Bradford's hopefuls in 1948 Olympics

West Riding's hopefuls, as featured in the T&A

Audrey Rennard, later Audrey Beever, who was the youngest member of Great Britain’s gymnastics team in 1948

First published in Remember When? Bradford Telegraph and Argus: Photograph of the Author by , Assistant Editor (Content)

Now that Britain has passed the 100-day milestone until London hosts the 2012 Olympics, discussion of this great international sporting event will doubtless get ever more fevered.

But do any readers remember the last time the Olympics came to these shores, back in the summer of 1948?

Much has changed in the world since then but, in other ways, perhaps not so much – the 1948 Games were dubbed the “austerity Olympics” as Britain struggled to get back on its feet after the long years of the Second World War.

But there’s nothing like a major sporting event to take people’s minds off their troubles. And back in 1948, Bradford was waving the patriotic flag as it shipped off a team of athletes to join in the Games in London.

There was a large West Yorkshire contingent in the shape of the women’s gymnastic team and one of them, Audrey Beever (then Audrey Rennard), of Baildon, was the youngest team member at just 15.

In 1998 she was invited to a celebratory event marking the 50th anniversary of the games to meet the Princess Royal. At that time she told the T&A: “I was just so much younger than my team-mates that I needed to get permission from the local authorities so I could go.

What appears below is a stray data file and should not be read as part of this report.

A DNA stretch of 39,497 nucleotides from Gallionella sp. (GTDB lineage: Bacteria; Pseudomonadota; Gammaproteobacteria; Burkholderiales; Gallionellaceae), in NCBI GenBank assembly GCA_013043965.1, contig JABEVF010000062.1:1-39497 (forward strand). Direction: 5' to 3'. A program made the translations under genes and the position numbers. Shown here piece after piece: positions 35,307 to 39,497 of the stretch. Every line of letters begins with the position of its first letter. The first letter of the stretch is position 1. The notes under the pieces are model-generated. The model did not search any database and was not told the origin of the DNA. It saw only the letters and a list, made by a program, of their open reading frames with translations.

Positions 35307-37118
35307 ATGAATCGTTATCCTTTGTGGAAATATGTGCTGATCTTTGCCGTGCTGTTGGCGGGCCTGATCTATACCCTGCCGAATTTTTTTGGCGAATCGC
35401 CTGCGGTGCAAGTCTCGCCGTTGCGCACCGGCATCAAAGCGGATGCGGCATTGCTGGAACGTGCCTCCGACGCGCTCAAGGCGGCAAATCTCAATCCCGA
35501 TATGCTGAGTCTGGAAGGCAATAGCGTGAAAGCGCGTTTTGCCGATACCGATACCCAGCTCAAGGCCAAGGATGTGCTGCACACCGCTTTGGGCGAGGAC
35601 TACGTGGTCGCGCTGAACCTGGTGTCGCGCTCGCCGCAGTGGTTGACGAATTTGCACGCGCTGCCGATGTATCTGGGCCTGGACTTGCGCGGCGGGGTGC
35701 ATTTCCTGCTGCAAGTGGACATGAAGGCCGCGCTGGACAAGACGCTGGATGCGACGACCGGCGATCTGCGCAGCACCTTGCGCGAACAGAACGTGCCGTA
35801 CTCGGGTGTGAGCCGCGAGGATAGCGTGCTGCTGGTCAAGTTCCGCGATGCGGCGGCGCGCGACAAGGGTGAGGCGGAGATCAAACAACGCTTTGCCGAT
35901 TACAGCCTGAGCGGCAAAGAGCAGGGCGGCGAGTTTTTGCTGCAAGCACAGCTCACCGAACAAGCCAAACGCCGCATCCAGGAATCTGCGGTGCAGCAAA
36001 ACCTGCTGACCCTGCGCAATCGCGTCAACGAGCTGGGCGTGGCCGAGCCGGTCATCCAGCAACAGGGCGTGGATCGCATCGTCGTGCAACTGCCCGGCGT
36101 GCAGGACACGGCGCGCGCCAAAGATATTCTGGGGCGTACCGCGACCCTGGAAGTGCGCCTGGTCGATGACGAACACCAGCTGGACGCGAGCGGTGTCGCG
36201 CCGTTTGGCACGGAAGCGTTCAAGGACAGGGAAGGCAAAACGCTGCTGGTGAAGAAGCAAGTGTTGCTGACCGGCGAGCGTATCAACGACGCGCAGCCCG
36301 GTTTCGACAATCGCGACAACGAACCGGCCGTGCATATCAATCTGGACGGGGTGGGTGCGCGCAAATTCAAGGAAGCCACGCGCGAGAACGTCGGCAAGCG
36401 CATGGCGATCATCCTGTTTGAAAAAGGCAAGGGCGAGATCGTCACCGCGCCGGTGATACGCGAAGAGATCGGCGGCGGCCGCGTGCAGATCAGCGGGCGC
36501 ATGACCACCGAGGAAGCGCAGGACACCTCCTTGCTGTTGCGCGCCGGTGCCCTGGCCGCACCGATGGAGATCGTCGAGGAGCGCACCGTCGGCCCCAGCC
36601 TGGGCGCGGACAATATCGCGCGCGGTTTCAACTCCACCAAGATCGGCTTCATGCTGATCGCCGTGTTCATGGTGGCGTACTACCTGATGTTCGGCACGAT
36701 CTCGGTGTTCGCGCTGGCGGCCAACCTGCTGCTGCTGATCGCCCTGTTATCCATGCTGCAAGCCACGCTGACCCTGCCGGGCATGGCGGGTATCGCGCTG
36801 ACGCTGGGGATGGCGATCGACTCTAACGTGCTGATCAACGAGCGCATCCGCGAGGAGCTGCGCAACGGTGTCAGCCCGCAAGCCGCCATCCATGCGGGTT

“We came ninth out of 12, but I really enjoyed the event. It was just an honour to be chosen. We used to practise every day. We were so dedicated, and trained at Saltaire Ladies Gymnastics Club at Victoria Hall.

“Sometimes we would sneak in to the hall late at night to perfect our skills.

“One time I climbed through the window and got stuck.”

Mrs Beever, who gave up competitive gymnastics after the world event and became a keep-fit instructor, retired from teaching in 1996.

Also there was another Baildonite, Irene Williams (nee Hirst), who was 18 in 1948. She said: “It was great to perform in front of so many people, but I remember it being so hot that Scouts in the audience were fainting.”

Mrs Williams also represented her country in the 1952 Helsinki Games. She retired competitively from the sport, but became an advanced gymnastics coach at Nab Wood Sports Centre.

On the eve of the 1948 Olympics, the Telegraph & Argus printed a large “good luck” message to the 16 local athletes it dubbed, ‘Hopes from West Riding’.

Perhaps some of them are reading today, or are remembered by some of our readers.

They are: Athletics – Miss Muriel Platt; Cycling – Gordon W Thomas; Football – Harry J McIlvenny; Gymnastics – Dorothy Hey, Dorothy Smith, Pat Hirst, Audrey Rennard, Vera Parson, Clarice Bell, Irene Hirst; Water polo – Roy Garforth; Weightlifting – Sydney Kemble; Wrestling – H Parker, Raymond Cazaux, JW Taylor, J Mortimer.

A report in the T&A on Monday, August 2, said that the aforementioned H Parker in the wrestling squad had to sit out the event with an injured arm, and watched the last of his team-mates eliminated from the freestyle heats.

And Clarice Bell of the gymnastics squad returned home, the T&A said on Monday, August 16, after the closing ceremony, “disappointed and somewhat disillusioned”.

Why? “The British team felt an inferiority complex when they saw the magnificent athletes from competing countries,” said the report. “The men were like ‘bronzed gods’ and the women were tall, tanned glamorous beauties.”

In 2006, the National Media Museum staged an exhibition of photographs and memorabilia from the 1948 Olympics, which was visited by Lord Coe, chairman of the Olympics organising team.

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